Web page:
ROUND 2 -
Ulster 20 Munster 9, Lisburn RFC
Leinster 20 Connacht 18, Navan RFC
After shocking Ulster in last weekend's opening round, the Seamus King and Eddie Walsh-coached Connacht ventured to Navan on Saturday hoping to hand title holders Leinster their first defeat in this competition since 2007.
And they almost did. It took a late try and conversion from Tullamore ace Gearoid O'Grady to see Leinster continue their winning run.
The champions can count themselves rather fortunate as Connacht were the better side for long spells and their play deserved more than 18 points.
But Leinster, with their forwards matching Connacht's spirit up front, hung on in there and overhauled the visitors right at the death.
Connacht got off to a terrific start, scoring two early tries to stun the hosts.
The Leinster defence was stretched, with the Connacht backs stringing together a fine passing movement, and full-back and team captain Kevin Higgins sent big winger Kevin Corcoran hurtling over from 20 metres out.
The conversion from the touchline was missed, as was the next kick after winger Danny O'Toole, a Westport clubman like Corcoran, darted over to score out wide.
O'Toole's effort was as much about the build-up. Again, Connacht skipper Higgins was to the fore as he sent up a garryowen and managed to regather it before coolly passing for O'Toole to romp home.
It was then Leinster's turn to counter and they succeeded in getting back level for half-time, at 10-10.
Full-back Karl Manning from Navan began to make headway with ball-in-hand and he was a constant threat to the Connacht defence.
O'Grady landed a penalty for Leinster's opening points and then Connacht were caught out when the hosts turned a quick tap penalty into a try for Railway Union winger Kevin O'Brien. O'Grady's conversion squared things up.
Territory was Leinster's on the resumption and although Connacht's tackling was heroic, with Eoin Rooney and Liam Scahill on top form in that regard, O'Grady popped over his second penalty for Leinster to take the lead.
You could hardly take your eyes off the action as Connacht wasted little time in hitting back at the home side.
Outside centre Dave Prior from OLBC thumped an excellent drop goal through the uprights, after a well-worked lineout move had set up the chance.
Connacht had the bit between their teeth as they continued to put pressure on the champions.
When Leinster coughed up possession with a dropped ball, they pounced. Out-half Ger O'Connor was on hand to scoop it up, dummy his way into space and pass for replacement Tomas Lee from Corrib to notch the visitors' third unconverted try.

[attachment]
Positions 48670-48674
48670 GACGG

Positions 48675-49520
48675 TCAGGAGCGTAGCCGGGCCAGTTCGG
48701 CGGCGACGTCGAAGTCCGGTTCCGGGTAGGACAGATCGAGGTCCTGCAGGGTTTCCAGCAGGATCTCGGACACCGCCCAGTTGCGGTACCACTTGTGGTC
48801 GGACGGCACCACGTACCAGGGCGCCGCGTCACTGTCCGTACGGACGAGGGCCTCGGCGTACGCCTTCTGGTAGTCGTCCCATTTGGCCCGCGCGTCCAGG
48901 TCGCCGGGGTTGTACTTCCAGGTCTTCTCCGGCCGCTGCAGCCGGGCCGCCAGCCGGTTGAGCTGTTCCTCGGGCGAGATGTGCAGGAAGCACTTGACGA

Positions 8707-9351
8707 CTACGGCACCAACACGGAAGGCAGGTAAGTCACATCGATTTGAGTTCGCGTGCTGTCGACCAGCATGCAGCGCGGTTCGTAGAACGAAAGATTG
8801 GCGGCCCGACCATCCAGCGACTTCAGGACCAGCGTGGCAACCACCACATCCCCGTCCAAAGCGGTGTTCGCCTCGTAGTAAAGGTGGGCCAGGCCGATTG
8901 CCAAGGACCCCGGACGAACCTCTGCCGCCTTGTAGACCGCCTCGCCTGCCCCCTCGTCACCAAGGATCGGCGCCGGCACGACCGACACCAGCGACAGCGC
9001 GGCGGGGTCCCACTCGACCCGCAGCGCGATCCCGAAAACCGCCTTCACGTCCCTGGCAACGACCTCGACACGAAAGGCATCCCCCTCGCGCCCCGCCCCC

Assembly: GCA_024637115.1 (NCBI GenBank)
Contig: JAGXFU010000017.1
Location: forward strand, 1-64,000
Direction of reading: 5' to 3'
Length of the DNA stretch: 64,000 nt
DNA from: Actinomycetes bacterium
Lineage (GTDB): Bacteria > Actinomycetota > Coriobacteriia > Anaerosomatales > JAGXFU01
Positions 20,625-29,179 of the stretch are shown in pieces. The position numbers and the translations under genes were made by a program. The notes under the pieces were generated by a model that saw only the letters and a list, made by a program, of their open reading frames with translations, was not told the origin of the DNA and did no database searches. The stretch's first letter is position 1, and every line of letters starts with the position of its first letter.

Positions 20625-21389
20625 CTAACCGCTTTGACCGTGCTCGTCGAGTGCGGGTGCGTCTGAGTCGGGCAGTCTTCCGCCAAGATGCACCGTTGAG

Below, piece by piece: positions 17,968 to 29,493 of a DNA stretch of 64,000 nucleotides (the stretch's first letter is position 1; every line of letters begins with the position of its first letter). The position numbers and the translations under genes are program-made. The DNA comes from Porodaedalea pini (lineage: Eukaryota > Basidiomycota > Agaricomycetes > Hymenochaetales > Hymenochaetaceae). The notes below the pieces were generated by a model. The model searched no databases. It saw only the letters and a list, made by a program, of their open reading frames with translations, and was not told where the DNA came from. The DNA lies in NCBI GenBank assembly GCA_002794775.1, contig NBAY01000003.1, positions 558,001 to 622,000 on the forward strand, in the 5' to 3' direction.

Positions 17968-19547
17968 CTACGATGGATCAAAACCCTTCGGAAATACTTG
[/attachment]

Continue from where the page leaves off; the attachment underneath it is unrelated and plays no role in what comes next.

Unfortunately, for all the visitors' hard work and commitment, this end-to-end game had another twist in it.
Deep into injury-time, O'Grady, a former Buccaneers player, denied Connacht a famous win as he finished off a rapier-like thrust and nervelessly added the conversion to maintain Leinster's 100% record.
Meanwhile, at Lisburn RFC on Saturday, Ulster bounced back from last week's defeat in Ballyhaunis to record a 20-9 victory over Munster.
Eamon Ronan kicked three penalty goals for the visitors, who are now out of title contention, but converted tries from Johnny Allen and Josh Lewis saw Ulster take control in the second half.
In front of a large and vocal Ulster support, Ronan from the Cobh Pirates club landed a hat-trick of kicks to give his side a 9-6 advantage at the break.
However, it was all Ulster in the third quarter and Armagh's Allen showed his class as he went on a 25-metre sprint to touch down close to the posts, allowing his club-mate Johnny Steenson an easier conversion.
Munster could not hold out as a second Ulster try, scored by City of Derry clubman Lewis, stretched the hosts' lead to a match-winning 11 points. Steenson's second successful conversion took his personal tally to 10 points.
The second round results have set up a nail-biting climax to the 2008/09 IRFU Junior Interprovincial Championship.
Leinster currently top the table on eight points, with Connacht and Ulster close behind them on five points each.
That means three provinces still stand a chance of winning the Interpro title heading into the final weekend of matches.
Home advantage could be crucial for Leinster as they entertain Ulster, while Connacht will be chasing their second win of the competition at home to Munster.